As the sun began its decent into the Hudson, my sense of restlessness became unbearable. I found myself standing on First Avenue in Manhattan watching hundreds of cars putter past. I needed to escape.
Motorcycles afford their owners to act on any whim. For me there was no planning, no route, and no baggage. A simple thought to abandon this island and three minutes later I was chasing the sunset.
I crossed the George Washington Bridge and looked South along the Hudson. A warm haze seemed to envelope Manhattan. The sun danced across the skyline, almost taunting New Jersey with its golden aura.
I spent the next hour and a half zig-zagging through small towns in New Jersey. I saw couples kissing, families going to the movies, and men smoking cigars. Deputies patrolled, pizza makers tossed dough, and kids screamed. In those ninety minutes I was privy to a sliver of Americana- a sliver that whet my appetite for an American Summer.
With this newfound desire, I made my way to a highway, which one I couldn’t tell you, and made my way to Philadelphia. I figured, the former temporary capital of the United States of America is pretty American.
As the miles of asphalt ran beneath my feet, the heavy air of a storm blew past my face. Ahead of me was the unmistakable flash of lightning. Adventure won out against better judgment and the subtle flick of my wrist brought me that much closer. To what, I’m not sure.
I passed through Camden as the lightning struck and the thunder bellowed only a few miles ahead. As my BMW ascended the bridge into Philadelphia, the most remarkable thing happened.
Fireworks detonated to my left, at eye level, no more than fifty yards away. It was as if the tourism bureau anticipated my arrival. Brilliant colors illuminated my course. The explosions of gunpowder thundered over the boxer engine. I looked down to the shore and saw the intricate stage lighting of an outdoor concert. Strobes, colors, patterns against a sea of black.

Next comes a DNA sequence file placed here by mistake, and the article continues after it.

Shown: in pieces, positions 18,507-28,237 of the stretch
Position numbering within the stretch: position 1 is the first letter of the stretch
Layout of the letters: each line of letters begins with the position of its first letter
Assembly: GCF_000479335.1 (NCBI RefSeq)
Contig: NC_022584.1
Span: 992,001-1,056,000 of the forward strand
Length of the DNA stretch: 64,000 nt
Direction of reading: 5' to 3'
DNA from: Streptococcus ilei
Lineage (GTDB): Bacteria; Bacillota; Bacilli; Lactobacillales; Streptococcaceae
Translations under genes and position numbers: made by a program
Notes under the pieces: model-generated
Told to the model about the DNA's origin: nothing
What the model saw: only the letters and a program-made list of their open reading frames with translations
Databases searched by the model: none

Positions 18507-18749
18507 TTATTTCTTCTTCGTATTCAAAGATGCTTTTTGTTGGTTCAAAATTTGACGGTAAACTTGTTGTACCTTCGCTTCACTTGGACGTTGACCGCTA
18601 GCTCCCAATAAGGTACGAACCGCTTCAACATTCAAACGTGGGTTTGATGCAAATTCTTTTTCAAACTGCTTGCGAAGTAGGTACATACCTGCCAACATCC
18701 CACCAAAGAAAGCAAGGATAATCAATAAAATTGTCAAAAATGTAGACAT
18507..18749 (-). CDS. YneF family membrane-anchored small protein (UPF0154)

The Philadelphia skyline stood before me, proud, as it sufficiently took my breath away.
As soon as my tires reached the shore, the crash course I was on with the storm rang true with a crack of thunder and an onslaught of rain. May 10, 2013 was not the day I was to explore Philadelphia, Pennsylvania. I merged back onto the highway, raised the windshield, and gunned it.
Within five minutes I was ahead of the storm. The lighting in my mirrors flickered like a patrolmen’s cruiser. Instead of Johnny Law it was Mother Nature chased me out of Philadelphia.
For the next hour and twenty-eight minutes, the dotted lines on the asphalt dashed past my feet. I watched the onboard computer update fuel consumption and range date as I beelined back to New York City.
The road was desolate as the minute hand swept past 12:05am.
As I reentered New York City over the George Washington Bridge, I couldn’t help but look down at the World Trade Center. For the first night in history, its spire stood 1,776 feet tall.
That’s pretty American.